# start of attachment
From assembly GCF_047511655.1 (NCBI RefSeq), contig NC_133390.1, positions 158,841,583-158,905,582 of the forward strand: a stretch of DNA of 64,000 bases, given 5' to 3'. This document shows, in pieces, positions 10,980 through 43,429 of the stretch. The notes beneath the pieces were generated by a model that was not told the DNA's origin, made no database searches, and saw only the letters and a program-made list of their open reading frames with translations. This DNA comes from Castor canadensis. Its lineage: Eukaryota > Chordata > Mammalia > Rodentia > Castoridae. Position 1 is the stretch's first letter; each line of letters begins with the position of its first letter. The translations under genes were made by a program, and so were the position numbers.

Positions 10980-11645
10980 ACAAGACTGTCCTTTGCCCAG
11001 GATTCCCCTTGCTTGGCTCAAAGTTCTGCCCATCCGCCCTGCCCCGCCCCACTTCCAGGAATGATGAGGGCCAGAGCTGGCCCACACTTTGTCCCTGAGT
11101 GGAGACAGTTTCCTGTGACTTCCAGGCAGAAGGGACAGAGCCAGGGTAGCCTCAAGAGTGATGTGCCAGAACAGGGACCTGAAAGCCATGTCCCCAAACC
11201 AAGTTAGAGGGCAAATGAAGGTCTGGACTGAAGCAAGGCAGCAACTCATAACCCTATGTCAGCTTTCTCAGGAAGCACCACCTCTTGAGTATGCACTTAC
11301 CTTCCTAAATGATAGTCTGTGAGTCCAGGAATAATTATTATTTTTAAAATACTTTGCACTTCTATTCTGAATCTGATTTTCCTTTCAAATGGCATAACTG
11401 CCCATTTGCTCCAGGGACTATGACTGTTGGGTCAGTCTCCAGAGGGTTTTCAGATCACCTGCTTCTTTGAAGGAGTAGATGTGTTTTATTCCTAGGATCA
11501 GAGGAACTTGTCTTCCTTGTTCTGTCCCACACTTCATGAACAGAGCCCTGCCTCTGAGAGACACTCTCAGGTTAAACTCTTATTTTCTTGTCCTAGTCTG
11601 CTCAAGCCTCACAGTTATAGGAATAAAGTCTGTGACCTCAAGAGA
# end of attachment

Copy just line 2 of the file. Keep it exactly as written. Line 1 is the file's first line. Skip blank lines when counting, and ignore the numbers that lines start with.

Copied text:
Positions 10980-11645